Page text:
Historical experience indicates that economic downturns typically bring falling food prices. In the Great Depression, the value of the dollar rose and food prices crashed. In the United States, the price index for “food at home” fell from a pre-Depression peak of 48.3 in 1929 to a Depression-era low of 30.6 in 1933—a 36 percent drop. Even though mild price inflation resumed in 1934 with FDR’s abandonment of the (domestic) gold standard, food prices remained depressed below their 1920s level for the entire Depression decade.Those who held cash were therefore well-positioned to continue feeding their families even if they faced unemployment, as 25 percent of American workers did by 1933. While overall production—especially of durable and capital goods—did drop markedly during these years, the economy did by no means grind to a halt. Enough grocers, butchers, and restaurants survived to ensure ongoing, orderly food markets.A simple cash hoard thus would have sufficed for sustaining a family through episodes of hardship, with the added advantage of portability and negligible risk of sudden or massive losses in value due to inflation.
Proverbs 6:6-8King James Version (KJV)Go to the ant, thou sluggard; consider her ways, and be wise: Which having no guide, overseer, or ruler, Provideth her meat in the summer, and gathereth her food in the harvest.
In the United States, the price index for “food at home” fell from a pre-Depression peak of 48.3 in 1929 to a Depression-era low of 30.6 in 1933—a 36 percent drop. Even though mild price inflation resumed in 1934
What makes this even scarier, is that most farms are owned by big Ag, controlled by computers via satellite with one guy sitting in his kitchen controlling it all.Granted, not all, but by 2025 the majority of farmers left will be simply maintenance for the vehicles.What happens if we have a massive solar flare/EMP? Look for that three day supply at the grocery store to empty out the first day, looting the next day, pandamonium to follow.Of course that'll always happen if people panic, and with the Internet down, power off, cell towers going off line because battery backup failing.It won't be pretty.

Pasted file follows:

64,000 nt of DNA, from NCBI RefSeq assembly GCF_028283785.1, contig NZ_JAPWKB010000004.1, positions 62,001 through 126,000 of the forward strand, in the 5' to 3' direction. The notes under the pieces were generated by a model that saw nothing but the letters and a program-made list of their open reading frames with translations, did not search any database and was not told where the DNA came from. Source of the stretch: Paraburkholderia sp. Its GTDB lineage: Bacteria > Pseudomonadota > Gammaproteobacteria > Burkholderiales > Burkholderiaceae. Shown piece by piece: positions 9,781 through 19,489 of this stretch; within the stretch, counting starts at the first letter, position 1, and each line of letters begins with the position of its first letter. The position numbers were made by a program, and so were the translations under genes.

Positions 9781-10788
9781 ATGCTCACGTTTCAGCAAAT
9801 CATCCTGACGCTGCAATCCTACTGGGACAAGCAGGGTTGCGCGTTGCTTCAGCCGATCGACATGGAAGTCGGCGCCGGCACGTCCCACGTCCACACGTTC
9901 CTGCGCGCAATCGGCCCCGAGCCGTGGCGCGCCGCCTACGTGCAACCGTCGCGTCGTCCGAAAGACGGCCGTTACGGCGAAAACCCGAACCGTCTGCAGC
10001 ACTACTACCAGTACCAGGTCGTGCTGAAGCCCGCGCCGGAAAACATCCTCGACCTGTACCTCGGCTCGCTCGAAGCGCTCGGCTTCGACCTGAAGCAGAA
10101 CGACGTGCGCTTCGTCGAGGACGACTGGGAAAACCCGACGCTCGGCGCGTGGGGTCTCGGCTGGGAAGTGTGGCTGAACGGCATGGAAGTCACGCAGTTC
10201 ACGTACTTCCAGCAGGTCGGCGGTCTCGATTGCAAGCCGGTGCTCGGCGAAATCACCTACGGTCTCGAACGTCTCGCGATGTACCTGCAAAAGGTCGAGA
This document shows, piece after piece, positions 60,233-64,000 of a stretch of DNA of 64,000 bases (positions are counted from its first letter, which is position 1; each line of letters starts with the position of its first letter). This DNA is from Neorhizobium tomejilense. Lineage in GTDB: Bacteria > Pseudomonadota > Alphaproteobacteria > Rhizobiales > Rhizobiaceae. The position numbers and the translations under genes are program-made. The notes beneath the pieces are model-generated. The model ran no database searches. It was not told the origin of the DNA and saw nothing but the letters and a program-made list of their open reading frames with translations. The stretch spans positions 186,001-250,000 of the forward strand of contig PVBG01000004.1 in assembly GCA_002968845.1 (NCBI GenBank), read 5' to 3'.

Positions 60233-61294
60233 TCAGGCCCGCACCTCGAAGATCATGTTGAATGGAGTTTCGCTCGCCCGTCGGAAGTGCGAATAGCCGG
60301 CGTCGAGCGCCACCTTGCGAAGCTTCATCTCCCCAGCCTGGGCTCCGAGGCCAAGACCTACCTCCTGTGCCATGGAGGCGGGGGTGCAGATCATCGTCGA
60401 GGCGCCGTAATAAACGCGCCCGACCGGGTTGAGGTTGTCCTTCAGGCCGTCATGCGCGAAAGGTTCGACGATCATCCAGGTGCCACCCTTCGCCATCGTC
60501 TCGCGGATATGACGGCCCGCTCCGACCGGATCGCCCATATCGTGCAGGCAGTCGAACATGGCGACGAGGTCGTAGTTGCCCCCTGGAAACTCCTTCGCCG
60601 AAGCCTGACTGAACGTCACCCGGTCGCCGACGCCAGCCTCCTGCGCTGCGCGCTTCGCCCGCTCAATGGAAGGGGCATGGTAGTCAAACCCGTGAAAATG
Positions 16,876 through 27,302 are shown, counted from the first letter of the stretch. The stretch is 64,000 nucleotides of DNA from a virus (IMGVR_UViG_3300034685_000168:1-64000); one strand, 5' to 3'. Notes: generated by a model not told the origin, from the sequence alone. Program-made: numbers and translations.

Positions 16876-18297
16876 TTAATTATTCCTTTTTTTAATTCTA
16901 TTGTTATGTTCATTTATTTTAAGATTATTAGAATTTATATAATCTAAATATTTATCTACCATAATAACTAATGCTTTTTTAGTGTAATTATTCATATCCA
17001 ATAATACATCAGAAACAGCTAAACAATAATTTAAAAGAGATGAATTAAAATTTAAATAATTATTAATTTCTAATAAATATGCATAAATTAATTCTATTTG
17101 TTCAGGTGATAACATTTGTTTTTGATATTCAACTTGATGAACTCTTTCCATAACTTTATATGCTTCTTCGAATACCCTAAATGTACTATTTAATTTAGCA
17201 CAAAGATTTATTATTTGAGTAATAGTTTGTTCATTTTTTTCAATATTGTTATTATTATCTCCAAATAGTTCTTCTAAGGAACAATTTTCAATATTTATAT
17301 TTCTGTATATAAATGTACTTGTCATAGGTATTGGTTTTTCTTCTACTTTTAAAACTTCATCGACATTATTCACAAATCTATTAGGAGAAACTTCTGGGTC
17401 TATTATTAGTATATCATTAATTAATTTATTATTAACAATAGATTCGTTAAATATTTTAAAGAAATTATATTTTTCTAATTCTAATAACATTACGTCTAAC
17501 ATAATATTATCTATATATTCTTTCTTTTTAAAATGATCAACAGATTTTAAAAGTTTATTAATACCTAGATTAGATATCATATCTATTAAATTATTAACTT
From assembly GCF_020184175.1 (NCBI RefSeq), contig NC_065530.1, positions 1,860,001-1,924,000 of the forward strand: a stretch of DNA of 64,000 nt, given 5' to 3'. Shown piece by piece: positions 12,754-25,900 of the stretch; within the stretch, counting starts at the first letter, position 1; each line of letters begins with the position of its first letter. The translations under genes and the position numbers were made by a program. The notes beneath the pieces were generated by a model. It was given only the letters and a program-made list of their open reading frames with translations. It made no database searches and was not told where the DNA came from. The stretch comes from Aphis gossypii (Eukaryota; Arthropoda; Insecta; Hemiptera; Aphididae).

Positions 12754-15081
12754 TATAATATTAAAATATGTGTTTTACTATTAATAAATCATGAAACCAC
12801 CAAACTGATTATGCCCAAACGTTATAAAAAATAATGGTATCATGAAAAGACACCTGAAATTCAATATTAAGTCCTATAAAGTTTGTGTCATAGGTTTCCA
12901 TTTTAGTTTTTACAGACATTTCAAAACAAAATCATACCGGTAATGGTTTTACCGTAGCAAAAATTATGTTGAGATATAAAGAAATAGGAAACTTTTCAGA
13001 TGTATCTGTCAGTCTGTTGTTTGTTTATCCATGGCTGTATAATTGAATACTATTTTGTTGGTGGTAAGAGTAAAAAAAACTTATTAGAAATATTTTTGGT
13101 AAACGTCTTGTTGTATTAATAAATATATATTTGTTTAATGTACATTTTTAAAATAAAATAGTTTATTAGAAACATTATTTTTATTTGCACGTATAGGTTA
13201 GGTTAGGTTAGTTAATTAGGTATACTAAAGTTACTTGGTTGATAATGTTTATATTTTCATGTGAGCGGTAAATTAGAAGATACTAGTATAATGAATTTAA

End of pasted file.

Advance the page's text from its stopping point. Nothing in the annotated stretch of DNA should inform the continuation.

Exactly!There are multiple steps from the ground where the food is grown to the dining room table, and a big distance between them... which is why I contend, "you can't eat gold and silver to survive".If the SHTF, and I had a big farm and two guys showed up to trade for an elevator of grain - one with a tanker truck of diesel and the other with a pile of gold bullion - it'd be an easy choice, I'll take the diesel. When there isn't anything to buy with gold, it's just "pretty to look at."It is a rather curious thing, the bigger farms might grow 3 or 4 different row crops in rotation, and that's it. A little backyard garden might have a dozen or more crops, maturing at all different times or seasons.Under the right market conditions, one can make an awful lot of money, while the other might keep you alive for months, if you stay put.But... if you need to move, and the cars/trucks don't run, a trained horse, with saddle and bridle is priceless.
Tis true, gold is burdensome in weight, and you can't eat it. If SHTF and the future for recovery is a long way off, that gold won't get you anything but hungry, while food and antibiotics do carry far more value value, as does a skill or a dozen skills.If I stumble onto someone broken down on the road and can repair their mode of transportation, I can set my price.But a pound of gold will do neither of us any good if neither of us can't fix his buggy.Sometimes the most obscure or innocuous of items may carry high value, a travel sewing kit, a toothbrush, tobacco a reloader with ammo, powder, caps and shells could put you into business, and again, you could name your price, or you could barter it off for a cow.Fuel may seem expensive now, but just imagine the price it would bring if there is none?I agree, gold and minerals won't be worth dirt if SHTF. I don't know if it'll happen in my lifetime, but I guarantee you, it will come one day.